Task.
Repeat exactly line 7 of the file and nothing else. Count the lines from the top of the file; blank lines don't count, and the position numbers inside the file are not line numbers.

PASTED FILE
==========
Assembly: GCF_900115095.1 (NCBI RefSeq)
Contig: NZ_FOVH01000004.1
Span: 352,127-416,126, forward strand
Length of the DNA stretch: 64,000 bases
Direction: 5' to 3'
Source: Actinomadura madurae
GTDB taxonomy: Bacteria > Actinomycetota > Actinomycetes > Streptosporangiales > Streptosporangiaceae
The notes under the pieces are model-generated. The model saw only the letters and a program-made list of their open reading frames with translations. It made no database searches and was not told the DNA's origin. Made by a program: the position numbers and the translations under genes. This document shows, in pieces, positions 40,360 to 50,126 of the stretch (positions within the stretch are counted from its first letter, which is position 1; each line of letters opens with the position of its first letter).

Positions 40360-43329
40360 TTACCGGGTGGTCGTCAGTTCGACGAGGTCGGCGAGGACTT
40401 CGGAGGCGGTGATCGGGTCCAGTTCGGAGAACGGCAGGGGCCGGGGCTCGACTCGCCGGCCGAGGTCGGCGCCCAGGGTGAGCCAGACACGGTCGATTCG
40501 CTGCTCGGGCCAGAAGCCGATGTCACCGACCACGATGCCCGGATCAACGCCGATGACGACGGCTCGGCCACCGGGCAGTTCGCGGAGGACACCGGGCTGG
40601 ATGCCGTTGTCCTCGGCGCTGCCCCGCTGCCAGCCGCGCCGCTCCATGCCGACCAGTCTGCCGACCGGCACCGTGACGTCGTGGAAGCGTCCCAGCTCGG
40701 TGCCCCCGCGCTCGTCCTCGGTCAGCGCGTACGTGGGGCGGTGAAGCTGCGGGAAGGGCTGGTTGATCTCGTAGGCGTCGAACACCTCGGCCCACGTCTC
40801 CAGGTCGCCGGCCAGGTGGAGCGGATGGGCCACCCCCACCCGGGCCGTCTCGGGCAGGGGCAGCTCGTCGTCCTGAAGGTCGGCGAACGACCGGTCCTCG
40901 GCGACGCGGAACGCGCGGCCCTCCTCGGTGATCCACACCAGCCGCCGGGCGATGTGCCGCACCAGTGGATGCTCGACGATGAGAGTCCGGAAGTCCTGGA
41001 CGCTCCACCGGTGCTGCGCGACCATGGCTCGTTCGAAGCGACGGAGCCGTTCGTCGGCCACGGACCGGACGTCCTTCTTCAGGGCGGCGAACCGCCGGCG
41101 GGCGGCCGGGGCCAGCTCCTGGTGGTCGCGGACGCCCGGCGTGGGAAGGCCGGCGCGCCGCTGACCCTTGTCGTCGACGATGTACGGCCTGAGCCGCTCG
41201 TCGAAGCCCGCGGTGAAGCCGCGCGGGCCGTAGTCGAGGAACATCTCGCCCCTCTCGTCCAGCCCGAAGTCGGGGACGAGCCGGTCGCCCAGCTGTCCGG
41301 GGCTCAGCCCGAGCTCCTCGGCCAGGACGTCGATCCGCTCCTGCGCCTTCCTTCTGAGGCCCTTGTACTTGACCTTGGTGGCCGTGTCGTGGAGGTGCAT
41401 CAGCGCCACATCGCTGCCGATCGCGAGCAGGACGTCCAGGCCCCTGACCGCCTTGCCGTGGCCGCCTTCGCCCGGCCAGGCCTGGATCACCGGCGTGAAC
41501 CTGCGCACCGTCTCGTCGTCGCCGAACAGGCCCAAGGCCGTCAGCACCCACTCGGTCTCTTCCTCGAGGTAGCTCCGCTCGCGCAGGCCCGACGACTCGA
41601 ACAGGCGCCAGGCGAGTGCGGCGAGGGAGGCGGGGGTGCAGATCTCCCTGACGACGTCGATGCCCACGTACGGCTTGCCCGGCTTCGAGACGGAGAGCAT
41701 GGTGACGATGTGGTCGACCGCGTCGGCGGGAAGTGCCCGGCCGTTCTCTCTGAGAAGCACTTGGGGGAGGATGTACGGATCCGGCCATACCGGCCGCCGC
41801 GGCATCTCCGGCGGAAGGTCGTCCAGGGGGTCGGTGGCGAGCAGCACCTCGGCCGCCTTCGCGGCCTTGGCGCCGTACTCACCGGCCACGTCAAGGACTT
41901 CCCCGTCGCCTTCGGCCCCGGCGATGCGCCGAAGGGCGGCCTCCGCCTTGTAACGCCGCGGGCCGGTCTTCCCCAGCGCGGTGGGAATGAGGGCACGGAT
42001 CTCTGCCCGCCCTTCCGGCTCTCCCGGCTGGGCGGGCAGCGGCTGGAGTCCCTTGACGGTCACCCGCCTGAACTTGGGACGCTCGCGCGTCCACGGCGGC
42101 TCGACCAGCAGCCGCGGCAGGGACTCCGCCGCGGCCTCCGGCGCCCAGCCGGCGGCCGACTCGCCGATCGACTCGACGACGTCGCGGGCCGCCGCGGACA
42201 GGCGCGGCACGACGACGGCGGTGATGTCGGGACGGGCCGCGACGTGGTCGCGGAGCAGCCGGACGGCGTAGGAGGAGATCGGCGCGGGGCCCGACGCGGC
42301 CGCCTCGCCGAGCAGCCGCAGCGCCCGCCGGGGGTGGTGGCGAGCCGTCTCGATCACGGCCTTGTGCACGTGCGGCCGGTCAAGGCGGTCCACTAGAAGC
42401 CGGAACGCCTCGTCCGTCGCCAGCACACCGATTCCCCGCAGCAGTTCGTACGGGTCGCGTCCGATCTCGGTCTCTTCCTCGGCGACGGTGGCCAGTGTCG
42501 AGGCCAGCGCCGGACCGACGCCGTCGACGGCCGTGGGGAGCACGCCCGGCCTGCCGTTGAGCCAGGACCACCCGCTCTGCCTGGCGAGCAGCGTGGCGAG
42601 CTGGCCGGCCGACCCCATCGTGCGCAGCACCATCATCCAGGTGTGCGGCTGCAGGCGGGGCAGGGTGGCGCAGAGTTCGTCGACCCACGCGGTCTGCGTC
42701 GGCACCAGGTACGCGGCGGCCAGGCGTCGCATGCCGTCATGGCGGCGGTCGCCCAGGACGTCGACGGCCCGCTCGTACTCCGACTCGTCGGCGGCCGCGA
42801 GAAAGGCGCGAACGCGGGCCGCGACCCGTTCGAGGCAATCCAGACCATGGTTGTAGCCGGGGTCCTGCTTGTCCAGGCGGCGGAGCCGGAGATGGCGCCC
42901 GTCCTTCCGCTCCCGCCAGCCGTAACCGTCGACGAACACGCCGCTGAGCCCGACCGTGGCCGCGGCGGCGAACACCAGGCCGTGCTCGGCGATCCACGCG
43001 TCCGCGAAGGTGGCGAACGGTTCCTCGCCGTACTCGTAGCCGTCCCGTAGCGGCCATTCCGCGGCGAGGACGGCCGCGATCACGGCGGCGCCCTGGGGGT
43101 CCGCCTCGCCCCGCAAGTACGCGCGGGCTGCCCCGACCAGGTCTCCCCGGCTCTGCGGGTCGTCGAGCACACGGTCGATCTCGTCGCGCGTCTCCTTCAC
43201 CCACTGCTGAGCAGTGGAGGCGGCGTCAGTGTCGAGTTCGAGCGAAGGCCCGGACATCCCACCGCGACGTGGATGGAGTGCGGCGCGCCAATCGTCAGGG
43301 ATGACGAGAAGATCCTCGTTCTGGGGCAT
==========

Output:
GTDB taxonomy: Bacteria > Actinomycetota > Actinomycetes > Streptosporangiales > Streptosporangiaceae